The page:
The announcements went out about a month before the 2016 election – dozens of posts on social media advertising a series of simultaneous rallies for then-presidential candidate Donald Trump in cities across Pennsylvania.
Top Republican leaders, a former governor, and grass-roots GOP organizers were asked to lend their support. Reporters were solicited to cover the events. And like-minded locals were encouraged to distribute fliers – and to look past the stilted English.
“America has always been hinged on hard-working people,” read one Facebook post from the Being Patriotic account, touting an Oct. 2, 2016, “Miners for Trump” rally in Philadelphia’s “Marcony [sic] Plaza.” “As far as Mr. Trump pursues the goal of creating jobs and supports the working class. He said he would put miners back to work. We could help Mr. Trump win Pennsylvania which is a battleground state.”
It remains unclear how many people, if any, attended the events. But last week, Robert S. Mueller III, the special counsel investigating Russia’s interference in the 2016 election, revealed that this eleventh-hour show of Trump support in the Keystone State had been organized from 4,300 miles away.
Being Patriotic was just one of the accounts flagged in an indictment filed Friday detailing how Russia carried out its campaign to influence American voters over social media.
The 37-page document details for the first time how about 80 workers operating from an office in St. Petersburg, Russia, and backed by millions of dollars, used Facebook and Twitter to highlight discord, inflame divisions, and organize real-life demonstrations in American cities.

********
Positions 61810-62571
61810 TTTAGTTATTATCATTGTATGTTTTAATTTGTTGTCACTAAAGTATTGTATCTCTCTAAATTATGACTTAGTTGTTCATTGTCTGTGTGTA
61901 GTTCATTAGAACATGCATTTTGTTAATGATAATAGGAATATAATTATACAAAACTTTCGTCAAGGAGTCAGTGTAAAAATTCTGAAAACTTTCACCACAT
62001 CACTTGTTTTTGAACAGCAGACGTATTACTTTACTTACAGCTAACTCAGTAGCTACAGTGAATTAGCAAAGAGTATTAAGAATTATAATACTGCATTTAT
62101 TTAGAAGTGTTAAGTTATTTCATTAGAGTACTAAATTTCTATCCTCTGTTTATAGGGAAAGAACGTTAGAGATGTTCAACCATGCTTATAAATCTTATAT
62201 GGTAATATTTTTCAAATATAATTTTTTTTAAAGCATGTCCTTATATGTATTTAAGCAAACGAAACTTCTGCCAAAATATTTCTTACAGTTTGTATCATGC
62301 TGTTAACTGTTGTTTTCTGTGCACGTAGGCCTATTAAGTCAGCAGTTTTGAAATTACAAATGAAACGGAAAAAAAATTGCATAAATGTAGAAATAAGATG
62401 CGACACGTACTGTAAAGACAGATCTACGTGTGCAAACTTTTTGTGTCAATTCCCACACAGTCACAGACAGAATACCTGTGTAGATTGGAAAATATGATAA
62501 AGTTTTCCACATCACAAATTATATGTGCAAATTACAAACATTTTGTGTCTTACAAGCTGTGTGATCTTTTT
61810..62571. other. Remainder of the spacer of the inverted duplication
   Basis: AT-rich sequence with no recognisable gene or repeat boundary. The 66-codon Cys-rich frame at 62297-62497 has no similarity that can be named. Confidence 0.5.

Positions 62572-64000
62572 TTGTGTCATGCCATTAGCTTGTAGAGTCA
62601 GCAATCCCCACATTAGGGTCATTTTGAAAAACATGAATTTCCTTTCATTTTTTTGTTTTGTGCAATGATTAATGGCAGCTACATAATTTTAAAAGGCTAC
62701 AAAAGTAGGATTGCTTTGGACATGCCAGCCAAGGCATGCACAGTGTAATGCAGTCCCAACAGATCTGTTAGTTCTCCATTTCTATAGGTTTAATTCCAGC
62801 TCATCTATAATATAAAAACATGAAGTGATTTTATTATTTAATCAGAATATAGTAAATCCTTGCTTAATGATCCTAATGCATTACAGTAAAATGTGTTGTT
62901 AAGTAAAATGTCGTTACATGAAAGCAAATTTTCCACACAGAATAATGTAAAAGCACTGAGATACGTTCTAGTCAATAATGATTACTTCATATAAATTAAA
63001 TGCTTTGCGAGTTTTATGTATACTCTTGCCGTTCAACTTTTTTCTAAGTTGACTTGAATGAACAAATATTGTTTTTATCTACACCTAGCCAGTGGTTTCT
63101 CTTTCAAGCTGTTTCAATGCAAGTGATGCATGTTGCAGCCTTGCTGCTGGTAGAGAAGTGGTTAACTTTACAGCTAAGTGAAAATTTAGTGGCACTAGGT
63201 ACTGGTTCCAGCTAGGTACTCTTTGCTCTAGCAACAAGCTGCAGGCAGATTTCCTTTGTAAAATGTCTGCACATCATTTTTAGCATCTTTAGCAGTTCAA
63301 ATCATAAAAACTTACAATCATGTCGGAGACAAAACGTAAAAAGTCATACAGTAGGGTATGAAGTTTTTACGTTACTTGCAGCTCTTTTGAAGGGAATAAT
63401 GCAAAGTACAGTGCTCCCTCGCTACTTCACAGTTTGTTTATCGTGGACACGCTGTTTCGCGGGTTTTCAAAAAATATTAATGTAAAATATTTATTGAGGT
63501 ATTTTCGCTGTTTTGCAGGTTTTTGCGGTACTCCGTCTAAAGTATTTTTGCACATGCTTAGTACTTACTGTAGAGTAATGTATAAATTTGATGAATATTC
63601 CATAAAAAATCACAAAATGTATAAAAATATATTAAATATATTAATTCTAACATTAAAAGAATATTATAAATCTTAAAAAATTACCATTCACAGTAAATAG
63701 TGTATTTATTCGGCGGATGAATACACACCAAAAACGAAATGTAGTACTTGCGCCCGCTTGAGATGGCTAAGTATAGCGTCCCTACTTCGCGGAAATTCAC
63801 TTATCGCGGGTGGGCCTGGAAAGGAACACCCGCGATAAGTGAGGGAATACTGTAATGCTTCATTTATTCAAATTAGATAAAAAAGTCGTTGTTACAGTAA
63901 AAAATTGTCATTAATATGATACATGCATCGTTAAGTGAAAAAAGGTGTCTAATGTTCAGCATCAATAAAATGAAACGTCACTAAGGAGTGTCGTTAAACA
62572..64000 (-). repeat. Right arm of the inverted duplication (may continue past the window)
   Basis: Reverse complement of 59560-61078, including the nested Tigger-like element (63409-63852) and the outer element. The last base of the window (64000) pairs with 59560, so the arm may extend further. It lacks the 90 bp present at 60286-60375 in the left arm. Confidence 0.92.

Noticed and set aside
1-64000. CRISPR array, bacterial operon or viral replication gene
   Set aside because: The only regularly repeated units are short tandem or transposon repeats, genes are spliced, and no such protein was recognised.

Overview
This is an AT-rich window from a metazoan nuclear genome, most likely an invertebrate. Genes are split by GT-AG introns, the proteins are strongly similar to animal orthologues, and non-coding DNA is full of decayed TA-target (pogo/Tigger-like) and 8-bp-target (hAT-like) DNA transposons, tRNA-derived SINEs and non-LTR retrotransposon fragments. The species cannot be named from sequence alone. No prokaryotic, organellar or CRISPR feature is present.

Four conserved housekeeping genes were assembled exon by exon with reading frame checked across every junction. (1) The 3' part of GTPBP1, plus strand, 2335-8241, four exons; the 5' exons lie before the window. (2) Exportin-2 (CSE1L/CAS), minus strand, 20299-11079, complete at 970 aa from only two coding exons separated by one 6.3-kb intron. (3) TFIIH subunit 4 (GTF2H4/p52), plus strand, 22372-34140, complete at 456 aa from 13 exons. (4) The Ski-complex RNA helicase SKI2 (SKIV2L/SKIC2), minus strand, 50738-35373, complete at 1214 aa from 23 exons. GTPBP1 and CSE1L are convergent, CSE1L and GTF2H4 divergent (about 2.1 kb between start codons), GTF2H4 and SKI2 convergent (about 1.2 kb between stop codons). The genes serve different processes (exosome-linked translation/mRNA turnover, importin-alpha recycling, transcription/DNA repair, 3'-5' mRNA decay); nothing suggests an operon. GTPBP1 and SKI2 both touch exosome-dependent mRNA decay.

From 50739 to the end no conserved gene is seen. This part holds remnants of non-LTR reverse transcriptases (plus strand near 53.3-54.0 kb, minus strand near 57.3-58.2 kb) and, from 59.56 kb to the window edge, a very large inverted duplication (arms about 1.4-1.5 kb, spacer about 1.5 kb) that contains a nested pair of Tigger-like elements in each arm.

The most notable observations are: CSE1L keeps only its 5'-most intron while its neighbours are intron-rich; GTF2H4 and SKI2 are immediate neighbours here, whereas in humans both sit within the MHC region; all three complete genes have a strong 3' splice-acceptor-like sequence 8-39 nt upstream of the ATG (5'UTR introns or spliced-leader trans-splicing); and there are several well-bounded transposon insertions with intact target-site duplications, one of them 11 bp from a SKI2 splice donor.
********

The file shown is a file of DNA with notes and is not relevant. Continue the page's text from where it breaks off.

Many of the social media accounts used by the Russian trolls have since been shut down, and the indictment makes only scant mention of the disinformation campaign’s efforts to target Pennsylvanians, whose votes would eventually make Trump the first Republican presidential candidate to carry the state since 1988.
But an archived cache of postings from several accounts flagged by the indictment shows an active Russian interest in the state and its voters.
“People are not always who they appear to be on the internet,” Deputy Attorney General Rod J. Rosenstein said in announcing the charges Friday. “The indictment alleges that the Russian conspirators want to promote discord in the United States and undermine public confidence in democracy. We must not allow them to succeed.”
As they did elsewhere, the accounts sought to spread false news stories about election fraud in the state, highlight racial divisions, and organize shows of support such as the early October “Miners for Trump” demonstrations.
“Angry patriots are about to paint Philly red,” one account, singled out in Mueller’s indictment, tweeted on Sept. 29, 2016. “say no to lies, corruption and tyranny!”
Another breathlessly tweeted on Election Day: “BREAKING: Machine Refuses to Allow Votes For Trump in Pennsylvania!! RT the hell out of it! #VoterFraud #voted.”
Even when the accounts strayed beyond the overtly political, the social media presence sought to provoke discord, such as when one account flagged by Mueller highlighted an October 2016 clash between a flash mob of 150 youths and police in North Philadelphia.
“Watch 150 black teens attacking white students & police at Temple University in Philly,” one of them tweeted. “But deafening silence from the MSM.”
It is difficult to ascertain the reach these posts had and how many Pennsylvanians may have seen or interacted with them. But the archived postings show that the accounts began to focus on Pennsylvania in late July 2016 as thousands of Democrats flocked to Philadelphia for their party’s nominating convention.